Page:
Whether you are planning a one hour meeting or a day long event, there are a couple of techniques I use that have made the training better:

Name Tags:

Use name tags, it will not only help you remember everyone’s name but it makes it easier for tutors to learn each other’s names.

Burning Questions:

Before the session begins, hand out or have available some half sheets of paper and pens and invite tutors to write down their burning question. A burning question is that one that they hope you will cover or is foremost on their mind. I collect them and review during a break. This way I can address common questions or emerging issues even if they were not on my original agenda.

Parking Lot:

Before the meeting begins, set up a space on a whiteboard or use flip chart paper on the wall for your parking lot. Explain that is something comes up that can’t be addressed during the meeting, you will writing it in the parking lot and return to it if there is time or respond in some other way, such as be email. Sometimes, tutors have questions that require you to gather addition information or seek approval. Using a parking lot ensure that those matters are not lost.

Takeaways:

For longer sessions in particular, during the last 10 – 15 minutes, I like to ask tutors to write down a takeaway from the meeting, for example, something they learned and tape this on the wall. As the closing, I review some of the comments with the group.

How does this relate to the act of tutoring?

We ask tutors to where their name tags when meeting with students so that it is easier to identify who is a tutor in our lab space. We also encourage tutors to begin their sessions by asking their students what they would like to work on during their session together, what is their student’s burning question. The idea of the parking lot can also come up in a tutoring session when a tutor may need to gather additional information or when some other issue may need to be set aside so that the tutor and student can focus on the material at hand. And finally, we ask tutors to confirm student learning before the session is over, to ask for a summary of what the student has learned or now understands.

Featured Image: Photo by Kaleidico on Unsplash

Temporary Disabilities

man with hand bandage wearing backpack standing

Staying within the theme of students with disabilities, I have been thinking about students with temporary disabilities, perhaps because I have seen a number of St. Clair College students recently on crutches. I expect that all colleges and universities provide acommodations for students with a temporary disabilities such as a broken arm, sprained ankle or other injury. A student comes in with a broken arm and I expect the reaction is: Well of course! You are going to need more time to write your test because you broke your writing hand! Often, temporary disabilities are obvious – you can see it!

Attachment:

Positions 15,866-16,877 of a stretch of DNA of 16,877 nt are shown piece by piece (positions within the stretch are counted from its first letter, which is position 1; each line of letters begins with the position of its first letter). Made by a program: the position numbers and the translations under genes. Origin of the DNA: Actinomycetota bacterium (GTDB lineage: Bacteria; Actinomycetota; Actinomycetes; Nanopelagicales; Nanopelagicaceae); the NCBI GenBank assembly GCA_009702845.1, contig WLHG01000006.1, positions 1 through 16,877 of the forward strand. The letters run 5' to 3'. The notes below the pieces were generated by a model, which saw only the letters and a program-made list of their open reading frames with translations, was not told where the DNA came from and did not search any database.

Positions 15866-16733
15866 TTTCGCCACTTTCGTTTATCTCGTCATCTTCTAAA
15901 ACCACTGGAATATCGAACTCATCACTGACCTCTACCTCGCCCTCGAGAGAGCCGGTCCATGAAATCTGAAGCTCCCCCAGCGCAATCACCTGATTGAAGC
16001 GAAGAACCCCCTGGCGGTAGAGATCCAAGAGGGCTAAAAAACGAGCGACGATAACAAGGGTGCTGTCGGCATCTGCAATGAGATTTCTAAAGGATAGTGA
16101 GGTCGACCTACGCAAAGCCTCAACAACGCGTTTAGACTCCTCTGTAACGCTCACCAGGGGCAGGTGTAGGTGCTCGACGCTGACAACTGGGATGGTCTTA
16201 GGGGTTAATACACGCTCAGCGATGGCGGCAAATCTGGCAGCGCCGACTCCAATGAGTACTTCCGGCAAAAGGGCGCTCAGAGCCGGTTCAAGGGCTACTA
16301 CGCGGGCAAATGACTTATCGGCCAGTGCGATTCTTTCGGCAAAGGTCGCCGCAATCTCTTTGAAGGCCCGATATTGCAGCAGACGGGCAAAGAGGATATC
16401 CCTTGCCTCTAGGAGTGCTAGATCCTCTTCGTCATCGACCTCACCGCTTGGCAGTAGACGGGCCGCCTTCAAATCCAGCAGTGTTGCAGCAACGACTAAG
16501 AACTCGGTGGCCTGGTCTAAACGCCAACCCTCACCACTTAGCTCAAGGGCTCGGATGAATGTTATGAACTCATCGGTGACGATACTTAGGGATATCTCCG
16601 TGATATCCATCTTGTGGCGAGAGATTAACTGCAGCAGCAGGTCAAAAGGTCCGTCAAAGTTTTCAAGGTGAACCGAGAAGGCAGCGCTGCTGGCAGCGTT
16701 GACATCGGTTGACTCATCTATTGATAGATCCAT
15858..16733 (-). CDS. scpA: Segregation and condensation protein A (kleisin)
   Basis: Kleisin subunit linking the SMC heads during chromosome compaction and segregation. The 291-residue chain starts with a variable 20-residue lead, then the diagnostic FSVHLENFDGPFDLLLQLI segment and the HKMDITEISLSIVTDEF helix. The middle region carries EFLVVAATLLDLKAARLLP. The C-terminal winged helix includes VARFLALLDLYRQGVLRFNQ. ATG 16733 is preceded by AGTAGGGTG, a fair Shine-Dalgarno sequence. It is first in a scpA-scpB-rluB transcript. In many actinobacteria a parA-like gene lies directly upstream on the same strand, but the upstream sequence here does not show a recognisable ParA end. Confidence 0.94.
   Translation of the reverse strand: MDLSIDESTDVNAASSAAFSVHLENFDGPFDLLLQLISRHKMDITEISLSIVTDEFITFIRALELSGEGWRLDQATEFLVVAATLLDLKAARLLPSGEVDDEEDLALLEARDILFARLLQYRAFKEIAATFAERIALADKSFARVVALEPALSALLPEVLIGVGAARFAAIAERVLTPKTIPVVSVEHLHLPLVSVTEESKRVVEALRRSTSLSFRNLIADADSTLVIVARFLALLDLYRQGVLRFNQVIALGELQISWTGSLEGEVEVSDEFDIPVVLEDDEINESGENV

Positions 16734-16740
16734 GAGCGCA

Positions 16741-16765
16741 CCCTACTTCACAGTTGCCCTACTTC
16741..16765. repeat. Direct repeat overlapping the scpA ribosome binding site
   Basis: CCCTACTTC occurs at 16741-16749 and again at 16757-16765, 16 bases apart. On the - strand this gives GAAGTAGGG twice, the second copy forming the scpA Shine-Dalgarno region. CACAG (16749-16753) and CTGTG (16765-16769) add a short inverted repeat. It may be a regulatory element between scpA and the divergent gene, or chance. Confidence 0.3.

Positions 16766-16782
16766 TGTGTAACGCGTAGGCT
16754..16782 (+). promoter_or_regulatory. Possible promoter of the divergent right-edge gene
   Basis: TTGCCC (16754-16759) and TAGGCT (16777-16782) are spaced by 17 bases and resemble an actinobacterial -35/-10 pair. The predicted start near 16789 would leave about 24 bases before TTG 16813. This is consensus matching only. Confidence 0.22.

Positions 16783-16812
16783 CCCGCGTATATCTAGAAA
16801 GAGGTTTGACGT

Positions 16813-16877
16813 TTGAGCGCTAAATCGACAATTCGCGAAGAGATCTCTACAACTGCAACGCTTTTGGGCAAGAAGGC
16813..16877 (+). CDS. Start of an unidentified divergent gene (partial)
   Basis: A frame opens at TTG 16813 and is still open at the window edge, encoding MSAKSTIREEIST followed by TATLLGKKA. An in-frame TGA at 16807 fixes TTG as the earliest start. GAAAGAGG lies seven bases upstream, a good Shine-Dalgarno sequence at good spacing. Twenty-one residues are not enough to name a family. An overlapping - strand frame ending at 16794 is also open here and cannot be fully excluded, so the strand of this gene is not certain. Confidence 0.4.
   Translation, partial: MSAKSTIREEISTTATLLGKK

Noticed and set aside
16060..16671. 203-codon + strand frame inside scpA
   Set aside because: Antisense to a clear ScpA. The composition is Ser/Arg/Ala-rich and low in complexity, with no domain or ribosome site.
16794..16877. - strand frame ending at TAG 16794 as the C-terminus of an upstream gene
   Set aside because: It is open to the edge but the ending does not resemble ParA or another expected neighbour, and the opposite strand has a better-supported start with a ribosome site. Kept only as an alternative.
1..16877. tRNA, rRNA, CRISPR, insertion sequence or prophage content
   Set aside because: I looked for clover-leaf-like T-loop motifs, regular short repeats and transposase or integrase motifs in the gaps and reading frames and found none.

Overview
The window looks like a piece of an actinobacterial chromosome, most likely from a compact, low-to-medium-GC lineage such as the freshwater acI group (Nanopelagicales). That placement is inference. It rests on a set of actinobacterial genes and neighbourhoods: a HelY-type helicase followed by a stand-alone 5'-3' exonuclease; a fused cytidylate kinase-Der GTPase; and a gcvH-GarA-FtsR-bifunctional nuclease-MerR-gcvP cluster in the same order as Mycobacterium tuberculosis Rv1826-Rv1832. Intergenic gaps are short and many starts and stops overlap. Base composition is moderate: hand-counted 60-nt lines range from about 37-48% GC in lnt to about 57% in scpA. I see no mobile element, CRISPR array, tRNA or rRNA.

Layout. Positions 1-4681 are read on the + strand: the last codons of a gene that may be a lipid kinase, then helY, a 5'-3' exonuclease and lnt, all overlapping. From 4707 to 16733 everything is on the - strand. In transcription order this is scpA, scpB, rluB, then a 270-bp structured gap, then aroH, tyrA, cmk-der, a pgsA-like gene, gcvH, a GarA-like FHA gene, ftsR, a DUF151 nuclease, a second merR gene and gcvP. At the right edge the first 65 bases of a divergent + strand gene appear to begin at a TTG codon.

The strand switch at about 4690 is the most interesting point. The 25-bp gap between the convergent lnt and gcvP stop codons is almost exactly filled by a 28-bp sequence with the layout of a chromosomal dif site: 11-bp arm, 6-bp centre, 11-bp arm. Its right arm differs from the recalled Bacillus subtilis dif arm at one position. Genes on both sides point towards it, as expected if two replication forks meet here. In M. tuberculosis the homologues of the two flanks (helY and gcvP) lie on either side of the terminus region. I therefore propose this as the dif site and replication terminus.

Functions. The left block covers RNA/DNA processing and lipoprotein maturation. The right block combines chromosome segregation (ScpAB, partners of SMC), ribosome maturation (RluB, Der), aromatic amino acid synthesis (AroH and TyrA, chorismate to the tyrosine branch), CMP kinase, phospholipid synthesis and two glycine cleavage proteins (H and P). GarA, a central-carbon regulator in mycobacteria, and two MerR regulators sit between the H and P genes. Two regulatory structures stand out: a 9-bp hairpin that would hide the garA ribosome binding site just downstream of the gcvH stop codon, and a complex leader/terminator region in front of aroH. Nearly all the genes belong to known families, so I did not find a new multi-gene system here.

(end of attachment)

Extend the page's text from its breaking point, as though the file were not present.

Let’s do a self test. When you are asked for accomodations from a student with a broken arm, how do you react? Do you:

A. Ask them for a doctor’s note and copy of their xray to prove that their arm is broken?

B. Question them about if they REALLY need extra time to write their test? After all, employers aren’t going to want to give extra time!

C. Accept their excuse but call them out in class for making you do extra work by having to get their test to Student Services 48 hours in advance and making you go back there to pick it up!

D. Accept their accomodation plan and ask if there is anything else you can do to help them while they recover?

Do you think that my A – C answers are ridiculous? I do, but I have heard stories of students with other types of disabilities including learning disabilities and mental health issues describe these kinds of reactions from faculty and I have heard faculty express concerns about whether students with disabilities REALLY need them.